*Decorate a “compliment chair” for your classroom. When a child has a birthday, she sits in the chair. Go around the room as each friend gives her a special compliment.
*Use a “universal clip” for centers when children have a birthday. That means they may play in any center of their choice.
*Decorate their faces with face paint on their birthdays.
This is a great website with games, ideas, recipes, and more!
Heads Up Sight Words (Janelle Russell, Mableton, GA)
All students put their heads down on the table. Take 3-5 flash cards and lay them down by 3 to 5 students. The teacher says, “Heads up sight words!” The students lift their heads. If they have a sigh word card they bring it to the front of the class. All students read the words. The game continues as the students put their heads down. A new “it” is chosen to distribute 3-5 new word cards.
Silly Names (Donna Stewart, Shelby, NC)
Each week when studying a new letter the classroom helper uses a pointer to choose a friend. Substitute the sound in the child’s name to make a silly name. For example with the letter “s” the class would say, “She used to be Donna, but now she’s ‘Sonna.’ ‘She used to be Dr. Jean, but now she’s Dr. ‘Sean.’”
Compliment Cookies (Whitney Farmer, Pulaski Co. Schools, KY)
Place a pan somewhere in the room. Cut cookies out of construction paper. Whenever the class receives a compliment, place a cookie in the pan. When the pan is full everyone can enjoy a cookie party!
Woof! Woof! (Whitney Farmer)
Write sight words, numbers, letters, etc. on index cards. On a few cards draw a dog’s tail and on a few draw a dog’s mouth. Place the cards in a sack. If a student pulls the dog’s tail she wags her “tail” back and forth. If she pulls the dog’s mouth she barks.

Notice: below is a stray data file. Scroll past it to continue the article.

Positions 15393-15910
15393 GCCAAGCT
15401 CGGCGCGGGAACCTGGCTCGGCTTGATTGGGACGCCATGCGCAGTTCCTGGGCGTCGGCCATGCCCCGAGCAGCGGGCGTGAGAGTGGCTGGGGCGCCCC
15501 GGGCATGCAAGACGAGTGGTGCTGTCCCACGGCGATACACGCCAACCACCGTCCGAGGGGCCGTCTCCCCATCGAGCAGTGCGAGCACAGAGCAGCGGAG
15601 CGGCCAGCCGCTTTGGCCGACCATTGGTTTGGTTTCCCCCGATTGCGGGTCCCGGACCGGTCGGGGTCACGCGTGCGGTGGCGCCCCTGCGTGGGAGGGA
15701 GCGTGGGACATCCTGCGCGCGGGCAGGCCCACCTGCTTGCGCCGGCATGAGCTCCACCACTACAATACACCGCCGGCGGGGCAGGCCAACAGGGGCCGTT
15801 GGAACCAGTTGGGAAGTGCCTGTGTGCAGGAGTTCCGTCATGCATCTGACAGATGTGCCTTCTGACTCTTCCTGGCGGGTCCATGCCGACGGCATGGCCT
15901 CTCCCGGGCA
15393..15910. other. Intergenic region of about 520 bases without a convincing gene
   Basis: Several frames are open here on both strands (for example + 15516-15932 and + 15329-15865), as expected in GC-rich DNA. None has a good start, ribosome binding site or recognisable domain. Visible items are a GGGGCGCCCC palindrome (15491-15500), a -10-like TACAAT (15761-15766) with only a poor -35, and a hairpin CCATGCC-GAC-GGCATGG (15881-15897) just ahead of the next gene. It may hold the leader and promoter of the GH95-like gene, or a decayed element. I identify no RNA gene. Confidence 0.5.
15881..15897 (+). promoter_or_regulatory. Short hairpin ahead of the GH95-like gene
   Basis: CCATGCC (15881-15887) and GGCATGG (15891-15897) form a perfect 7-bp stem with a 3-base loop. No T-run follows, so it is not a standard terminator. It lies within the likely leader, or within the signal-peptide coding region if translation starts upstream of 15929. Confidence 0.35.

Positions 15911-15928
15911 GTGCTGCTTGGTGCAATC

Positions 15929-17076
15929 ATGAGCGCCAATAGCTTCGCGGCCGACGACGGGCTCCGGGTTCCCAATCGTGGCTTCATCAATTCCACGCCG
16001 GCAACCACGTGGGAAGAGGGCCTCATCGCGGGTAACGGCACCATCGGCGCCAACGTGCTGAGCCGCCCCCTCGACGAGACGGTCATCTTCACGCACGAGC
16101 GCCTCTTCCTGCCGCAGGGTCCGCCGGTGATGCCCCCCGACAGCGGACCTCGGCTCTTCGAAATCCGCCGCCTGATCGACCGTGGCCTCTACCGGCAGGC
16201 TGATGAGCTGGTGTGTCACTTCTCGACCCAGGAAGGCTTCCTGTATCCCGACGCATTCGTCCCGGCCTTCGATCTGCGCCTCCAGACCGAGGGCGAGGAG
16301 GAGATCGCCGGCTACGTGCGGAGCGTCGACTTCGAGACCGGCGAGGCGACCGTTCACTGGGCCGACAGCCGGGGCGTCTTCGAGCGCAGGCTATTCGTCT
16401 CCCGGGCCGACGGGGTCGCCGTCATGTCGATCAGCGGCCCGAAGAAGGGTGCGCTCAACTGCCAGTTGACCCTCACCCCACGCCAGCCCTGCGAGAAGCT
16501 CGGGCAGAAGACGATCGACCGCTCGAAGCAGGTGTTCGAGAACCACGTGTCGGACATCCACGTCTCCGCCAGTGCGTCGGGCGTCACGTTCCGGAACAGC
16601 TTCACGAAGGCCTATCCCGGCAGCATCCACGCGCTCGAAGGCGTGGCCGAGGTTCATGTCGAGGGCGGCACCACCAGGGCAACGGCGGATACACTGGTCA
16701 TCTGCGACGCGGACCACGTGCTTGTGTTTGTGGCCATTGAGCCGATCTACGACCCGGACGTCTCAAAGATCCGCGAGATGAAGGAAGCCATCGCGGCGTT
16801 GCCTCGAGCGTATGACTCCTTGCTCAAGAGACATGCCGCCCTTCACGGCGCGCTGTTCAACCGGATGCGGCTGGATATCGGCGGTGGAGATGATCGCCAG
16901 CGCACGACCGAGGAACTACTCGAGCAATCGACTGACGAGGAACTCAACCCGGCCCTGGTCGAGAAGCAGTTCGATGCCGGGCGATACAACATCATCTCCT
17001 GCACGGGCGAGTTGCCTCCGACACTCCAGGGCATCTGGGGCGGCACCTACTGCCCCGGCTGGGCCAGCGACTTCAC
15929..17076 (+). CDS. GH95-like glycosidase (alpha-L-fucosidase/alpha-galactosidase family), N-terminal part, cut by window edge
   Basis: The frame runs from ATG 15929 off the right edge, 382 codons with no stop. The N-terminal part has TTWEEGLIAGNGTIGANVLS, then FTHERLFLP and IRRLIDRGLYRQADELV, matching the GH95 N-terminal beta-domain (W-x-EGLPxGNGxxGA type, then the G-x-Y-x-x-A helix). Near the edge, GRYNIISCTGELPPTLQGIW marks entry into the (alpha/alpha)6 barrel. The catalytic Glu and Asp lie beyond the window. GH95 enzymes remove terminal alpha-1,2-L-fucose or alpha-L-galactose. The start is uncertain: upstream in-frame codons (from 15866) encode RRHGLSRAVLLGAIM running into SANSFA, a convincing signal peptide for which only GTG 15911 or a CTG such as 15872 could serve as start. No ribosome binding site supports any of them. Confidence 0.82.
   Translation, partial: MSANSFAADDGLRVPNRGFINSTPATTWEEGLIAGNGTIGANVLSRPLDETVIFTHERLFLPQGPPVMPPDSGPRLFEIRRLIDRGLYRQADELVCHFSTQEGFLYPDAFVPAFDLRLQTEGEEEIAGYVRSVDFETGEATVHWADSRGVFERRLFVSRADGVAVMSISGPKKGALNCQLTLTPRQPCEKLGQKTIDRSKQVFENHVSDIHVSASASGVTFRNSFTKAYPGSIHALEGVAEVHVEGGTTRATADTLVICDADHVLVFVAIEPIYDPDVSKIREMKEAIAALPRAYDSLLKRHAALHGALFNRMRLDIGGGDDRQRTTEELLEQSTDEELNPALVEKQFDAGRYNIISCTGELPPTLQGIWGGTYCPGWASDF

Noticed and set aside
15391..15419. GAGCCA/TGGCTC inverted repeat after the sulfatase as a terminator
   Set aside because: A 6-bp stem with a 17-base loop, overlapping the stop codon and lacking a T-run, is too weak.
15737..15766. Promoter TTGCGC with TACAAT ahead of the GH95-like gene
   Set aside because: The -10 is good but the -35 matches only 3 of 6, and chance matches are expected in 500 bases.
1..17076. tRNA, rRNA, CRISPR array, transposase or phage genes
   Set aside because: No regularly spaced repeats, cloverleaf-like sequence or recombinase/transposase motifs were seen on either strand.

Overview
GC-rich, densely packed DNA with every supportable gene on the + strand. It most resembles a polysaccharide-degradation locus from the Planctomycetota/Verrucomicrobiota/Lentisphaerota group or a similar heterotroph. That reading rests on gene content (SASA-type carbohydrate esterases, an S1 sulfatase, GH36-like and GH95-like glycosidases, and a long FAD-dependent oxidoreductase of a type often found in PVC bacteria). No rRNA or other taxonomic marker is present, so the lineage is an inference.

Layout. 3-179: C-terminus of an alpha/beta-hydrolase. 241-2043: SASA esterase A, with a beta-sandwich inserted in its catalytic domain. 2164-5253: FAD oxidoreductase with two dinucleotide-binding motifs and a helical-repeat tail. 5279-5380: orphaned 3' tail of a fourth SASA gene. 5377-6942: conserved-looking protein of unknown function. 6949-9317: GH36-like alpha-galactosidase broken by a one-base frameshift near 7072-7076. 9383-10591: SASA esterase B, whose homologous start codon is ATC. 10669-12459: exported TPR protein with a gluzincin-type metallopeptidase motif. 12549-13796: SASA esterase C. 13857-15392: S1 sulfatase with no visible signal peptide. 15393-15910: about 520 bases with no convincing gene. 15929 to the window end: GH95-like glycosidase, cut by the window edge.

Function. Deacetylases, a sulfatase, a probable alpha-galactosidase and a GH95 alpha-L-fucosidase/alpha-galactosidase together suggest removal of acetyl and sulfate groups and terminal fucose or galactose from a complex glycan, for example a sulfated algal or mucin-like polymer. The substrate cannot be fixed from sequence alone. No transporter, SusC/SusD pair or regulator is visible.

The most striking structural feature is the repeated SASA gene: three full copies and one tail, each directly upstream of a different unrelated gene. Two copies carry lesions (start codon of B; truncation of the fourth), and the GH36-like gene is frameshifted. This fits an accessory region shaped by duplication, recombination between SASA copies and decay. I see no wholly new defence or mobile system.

Hint! You can play this game at centers by flashing a card to each child. Everyone wins!
Magnetic Dominoes (Bonnie Dennison, OH)
Make dominoes and put magnetic tape on the back. Students can match numerals or number words to the dots.
Number Grid Game (Bonnie Dennison)
Make a grid and write numbers 1-6 at the bottom. Roll a die and color in a box on the grid for that number. Which number will win? Several students can play.
“Sleeping Bubbles” (Mary Katherine Ellis, Vicksburg, MS)
Get a container of bubbles and label it “Sleeping Bubbles.” At nap time tell the children that if they lay down quietly you will blow bubbles on them that will help them go to sleep. If they are loud or wiggly the bubbles will not work.
Kiss Their Brains (Claire Peck, Vicksburg, MS)
Glue red lips to a large popsicle stick. Use it to “kiss” the children’s brains when they are sharing, lining up, or answering questions.
Paper Dolls (Tina Shephard & Sharon Pillips, Wilkes County, NC)
Take a full body picture of each child. Cut it out and back with cardstock. Laminate and use a butterfly clip to hold the picture at the bottom. The flat edge will allow the paper doll to stand up. Use in dramatic play, blocks, or for name songs and chants.
sparkz.com (Carla Ansley, Byron, GA)
Use leftover laminating paper and colored glue to make a letter, name, shape, number, etc. Dry. Add magnetic tape to the back.
Ketchup Bottle Shake (Jennifer Sitka, Winnipeg, Canada)
Fill an empty ketchup bottle half way with water and place a die inside. Place the lid on and seal with packing tape so the students cannot get the bottle open. Let children take turns shaking the bottle with a partner. They can say the number on the die, write the number down, make up a number sentence, etc.
Birthday Song (Fiona Hall, Macon, GA)
Sing this song to the tune of “Put Another Nickel in Nickelodeoun.”
Kings and queens and bishops, too.
Want to wish the best to you.
So wish day, washday, Wednesday, birthday,
Happy birthday to you!
There are flowers in the air,
People smiling everywhere,
Happy birthday, uh (pump arms),
Happy birthday, uh
To you! Uh! Uh!
Next Page -->